The New York Jets: Week Two21/09/2010
By Morgan Meis
Few players have ever glided across the field like Randy Moss. Moss is the wide receiver for the New England Patriots. I sometimes imagine him playing in slippers. He’s just gotten up from a long winter’s sleep. He is heading out in the snow to pick up the morning paper. And then, he drifts out on to the field of play, lifts up his long right arm, and into his fingers drops the oblong spherical object we call a football. He has scored a touchdown, and he hasn’t even spilled his coffee.
He did that against the New York Jets. He slid down the field in his slippers and raised his arm to the heavens. In dropped the football. He didn’t even bother to use his other hand. All he needed was the gentle lift of his right arm. One or two fingers were enough. An absolute economy of motion. A beautiful thing. A beautiful thing. Like the hand of an angel. For a moment it did not bother me that the Patriots had pulled ahead 14 to 7.
There is a back story as well. Moss was being covered by Darrelle Revis, the greatest cornerback in the game, our saint from Clairvaux. During the off season, Revis had famously, infamously, called Moss a slouch. It was a mean comment from a saintly man whose genius allows him to utter harsh truths on occasion. It is probably true that Moss stopped working, a couple of years ago, as hard as he might. Maybe when you have the power of divine gliding you forget to practice so hard, to hone your skills. You slide past the hard times. You take the easy way, because you can. Wouldn’t we all be tempted, wouldn’t we all falter, now and then, if it were so easy for all of us to make it easy? Revis beat up on Moss in the two games from 2009. He erased the great glider as he has erased so many others.
Alas, Moss was hurt. He smarted from the indignities on the field and the further indignities in the press. Hard and hurtful facts from the real world were penetrating into his universe of buttery smoothness and he didn’t like it. It was making him feel bad. After the first game of the season, a beastly drubbing of the Cincinnati Bengals, Moss decided to speak on these matters, if obliquely. In a rather unusual press conference, Moss spoke about respect and feelings. He voiced the opinion that he wasn’t much appreciated in New England and that his boss, in particular, hadn’t said anything nice to him lately. We all like to hear that we are doing a good job, he said. We all like to get a little praise. This is a man who will one day, assuredly, find his final resting place in the Football Hall of Fame. This is a man who has scored the fourth most touchdowns in the history of the game. This is a man who is paid more than three million dollars a year to do what he does. This is a man who currently holds the record for most touchdown receptions in one season (23). One could go on. He is one of the greatest wide receivers of all time. And yet, he hurts. He doesn’t understand why his coach refuses to say something nice about him. I find this fact extremely moving.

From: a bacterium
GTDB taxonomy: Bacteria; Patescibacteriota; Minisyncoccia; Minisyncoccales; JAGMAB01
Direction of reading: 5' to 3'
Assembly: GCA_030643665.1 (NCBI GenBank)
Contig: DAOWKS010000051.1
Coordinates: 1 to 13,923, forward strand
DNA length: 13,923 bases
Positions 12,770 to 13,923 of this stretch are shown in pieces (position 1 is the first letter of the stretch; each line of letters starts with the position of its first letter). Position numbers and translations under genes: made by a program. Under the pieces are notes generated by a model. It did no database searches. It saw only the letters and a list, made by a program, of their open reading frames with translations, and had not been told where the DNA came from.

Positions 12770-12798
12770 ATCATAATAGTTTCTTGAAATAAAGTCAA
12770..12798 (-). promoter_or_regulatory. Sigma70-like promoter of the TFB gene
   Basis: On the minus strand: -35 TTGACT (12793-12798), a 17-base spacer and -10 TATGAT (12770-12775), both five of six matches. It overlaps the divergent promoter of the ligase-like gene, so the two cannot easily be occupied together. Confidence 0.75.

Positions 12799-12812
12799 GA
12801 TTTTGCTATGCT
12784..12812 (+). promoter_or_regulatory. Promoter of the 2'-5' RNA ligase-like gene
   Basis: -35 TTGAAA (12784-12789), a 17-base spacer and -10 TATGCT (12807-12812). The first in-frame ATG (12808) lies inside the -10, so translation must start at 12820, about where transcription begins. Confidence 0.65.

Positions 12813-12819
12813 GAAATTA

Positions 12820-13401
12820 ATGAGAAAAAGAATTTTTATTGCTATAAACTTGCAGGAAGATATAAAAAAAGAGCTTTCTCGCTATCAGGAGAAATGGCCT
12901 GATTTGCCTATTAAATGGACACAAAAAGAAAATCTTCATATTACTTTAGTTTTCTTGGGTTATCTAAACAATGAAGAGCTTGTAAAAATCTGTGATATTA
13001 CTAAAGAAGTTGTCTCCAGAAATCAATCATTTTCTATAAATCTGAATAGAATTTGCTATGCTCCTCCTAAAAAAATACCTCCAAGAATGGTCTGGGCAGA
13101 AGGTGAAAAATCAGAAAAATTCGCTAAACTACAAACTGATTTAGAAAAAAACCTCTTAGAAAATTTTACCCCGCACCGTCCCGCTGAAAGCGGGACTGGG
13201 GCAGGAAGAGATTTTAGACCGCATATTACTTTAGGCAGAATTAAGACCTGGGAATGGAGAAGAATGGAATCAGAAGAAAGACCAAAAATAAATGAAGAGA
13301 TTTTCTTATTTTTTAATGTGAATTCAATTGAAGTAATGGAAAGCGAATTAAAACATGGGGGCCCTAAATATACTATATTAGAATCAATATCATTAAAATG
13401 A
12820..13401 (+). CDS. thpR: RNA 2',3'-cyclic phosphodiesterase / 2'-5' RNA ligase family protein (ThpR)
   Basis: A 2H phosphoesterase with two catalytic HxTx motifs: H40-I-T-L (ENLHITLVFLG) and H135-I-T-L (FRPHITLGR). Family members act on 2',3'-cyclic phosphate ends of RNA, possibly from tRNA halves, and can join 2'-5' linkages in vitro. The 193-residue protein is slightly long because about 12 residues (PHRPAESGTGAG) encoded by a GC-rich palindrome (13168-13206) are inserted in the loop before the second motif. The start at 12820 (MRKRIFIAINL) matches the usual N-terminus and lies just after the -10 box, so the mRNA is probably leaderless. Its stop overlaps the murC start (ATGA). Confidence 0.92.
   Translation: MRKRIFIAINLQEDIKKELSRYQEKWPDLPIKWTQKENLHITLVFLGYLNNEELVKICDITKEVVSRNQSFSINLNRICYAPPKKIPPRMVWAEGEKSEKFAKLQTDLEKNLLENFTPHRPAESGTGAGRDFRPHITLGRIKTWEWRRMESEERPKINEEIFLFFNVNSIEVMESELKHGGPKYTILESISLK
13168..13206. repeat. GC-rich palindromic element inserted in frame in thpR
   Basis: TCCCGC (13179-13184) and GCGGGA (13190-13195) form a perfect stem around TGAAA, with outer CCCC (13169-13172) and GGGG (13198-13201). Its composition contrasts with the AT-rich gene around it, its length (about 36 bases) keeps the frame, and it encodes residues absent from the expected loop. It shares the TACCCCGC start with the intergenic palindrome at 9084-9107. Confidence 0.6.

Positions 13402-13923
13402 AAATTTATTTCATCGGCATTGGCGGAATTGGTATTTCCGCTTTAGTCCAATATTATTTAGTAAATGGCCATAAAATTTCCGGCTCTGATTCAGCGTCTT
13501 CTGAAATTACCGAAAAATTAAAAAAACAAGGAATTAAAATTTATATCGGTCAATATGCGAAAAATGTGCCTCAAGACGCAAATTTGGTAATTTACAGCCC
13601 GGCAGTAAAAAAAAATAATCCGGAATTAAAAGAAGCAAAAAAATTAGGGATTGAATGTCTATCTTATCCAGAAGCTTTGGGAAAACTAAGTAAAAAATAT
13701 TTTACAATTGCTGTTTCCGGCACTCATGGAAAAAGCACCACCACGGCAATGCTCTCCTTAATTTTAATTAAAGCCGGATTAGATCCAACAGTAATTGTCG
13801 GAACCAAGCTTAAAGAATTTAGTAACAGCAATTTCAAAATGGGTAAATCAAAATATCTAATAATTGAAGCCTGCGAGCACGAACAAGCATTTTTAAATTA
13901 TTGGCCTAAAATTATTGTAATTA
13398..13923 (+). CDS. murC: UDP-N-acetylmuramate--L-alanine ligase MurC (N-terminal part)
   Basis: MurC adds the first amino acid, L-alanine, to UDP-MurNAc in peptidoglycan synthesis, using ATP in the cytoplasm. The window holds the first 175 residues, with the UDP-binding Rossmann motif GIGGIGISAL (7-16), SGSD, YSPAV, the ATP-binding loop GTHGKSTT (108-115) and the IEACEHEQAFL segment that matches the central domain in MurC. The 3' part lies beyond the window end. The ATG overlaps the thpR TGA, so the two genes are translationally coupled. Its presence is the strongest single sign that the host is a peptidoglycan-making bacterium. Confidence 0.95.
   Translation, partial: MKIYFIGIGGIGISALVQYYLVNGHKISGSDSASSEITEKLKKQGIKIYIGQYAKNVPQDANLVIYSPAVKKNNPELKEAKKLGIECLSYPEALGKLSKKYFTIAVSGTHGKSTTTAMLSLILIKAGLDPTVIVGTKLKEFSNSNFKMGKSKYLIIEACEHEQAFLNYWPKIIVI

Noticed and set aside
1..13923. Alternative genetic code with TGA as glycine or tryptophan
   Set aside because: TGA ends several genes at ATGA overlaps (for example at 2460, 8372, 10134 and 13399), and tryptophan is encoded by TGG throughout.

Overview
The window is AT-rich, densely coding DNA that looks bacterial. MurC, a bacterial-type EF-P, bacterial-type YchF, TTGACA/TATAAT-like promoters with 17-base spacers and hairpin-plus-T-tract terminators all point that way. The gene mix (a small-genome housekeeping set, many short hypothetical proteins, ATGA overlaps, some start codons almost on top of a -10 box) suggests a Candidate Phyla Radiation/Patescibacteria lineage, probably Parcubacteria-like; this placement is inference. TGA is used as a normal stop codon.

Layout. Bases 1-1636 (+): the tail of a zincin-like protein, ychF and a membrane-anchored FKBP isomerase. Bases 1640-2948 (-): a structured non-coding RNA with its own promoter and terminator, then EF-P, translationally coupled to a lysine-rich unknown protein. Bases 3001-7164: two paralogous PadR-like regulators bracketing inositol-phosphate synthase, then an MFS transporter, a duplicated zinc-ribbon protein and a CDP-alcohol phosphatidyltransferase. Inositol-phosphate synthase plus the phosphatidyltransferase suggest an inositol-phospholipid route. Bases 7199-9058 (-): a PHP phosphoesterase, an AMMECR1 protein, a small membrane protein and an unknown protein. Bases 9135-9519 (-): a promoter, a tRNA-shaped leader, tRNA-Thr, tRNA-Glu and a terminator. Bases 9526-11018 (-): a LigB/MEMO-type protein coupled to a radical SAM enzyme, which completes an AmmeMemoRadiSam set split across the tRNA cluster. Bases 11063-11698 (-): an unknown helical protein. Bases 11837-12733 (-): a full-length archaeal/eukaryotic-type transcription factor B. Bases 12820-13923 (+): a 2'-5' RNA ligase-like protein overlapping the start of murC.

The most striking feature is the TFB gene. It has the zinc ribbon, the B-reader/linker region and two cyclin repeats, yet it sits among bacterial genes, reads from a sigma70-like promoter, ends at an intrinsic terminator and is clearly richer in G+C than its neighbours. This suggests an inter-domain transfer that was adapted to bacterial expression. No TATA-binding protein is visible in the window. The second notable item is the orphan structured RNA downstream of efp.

Darrell Revis pulled up with a touchy hamstring in the midst of that touchdown pass to Randy Moss. This let everyone off the hook. Moss could be great, Revis could be great. Sometimes the perfection in things shines through. The perfection finds a way, as it did last Sunday, when Randy Moss glided down the field without a care in the world and the football landed in his outstretched hand as if it had belonged there from the dawn of time.
The rest of the game was dedicated to the great confirmation of Mark Sanchez. His solidity, his talent, his mental strength. There is something Roman about the young man. Can you see him marching out toward Gaul with a freshly trained Legion? What was that little flip pass, on the run, over to Tomlinson just before getting sacked? A dangerous play. But as Tacitus would say, the desire for safety stands against every great and noble enterprise. The little Roman. He will be just fine.
After the first drive, a three and out, it seemed as if The Jets might never convert a third down for the rest of eternity. Everything had become impossible. Why, I cried out, Why. There was simply no way to move the ball, ever. There was no way. It was the end of offense in our time, the final collapse. Death. Was it death? It may very well have been death. I wanted to die, a little bit. What is the point of anything? But, then, it was all OK. Mark Sanchez, my little Roman, is made of heartier stock. Thank the Gods that he is made of such stock. I will prepare the choicest parts of a lamb as a burnt offering. Thank the Gods. Everything is OK.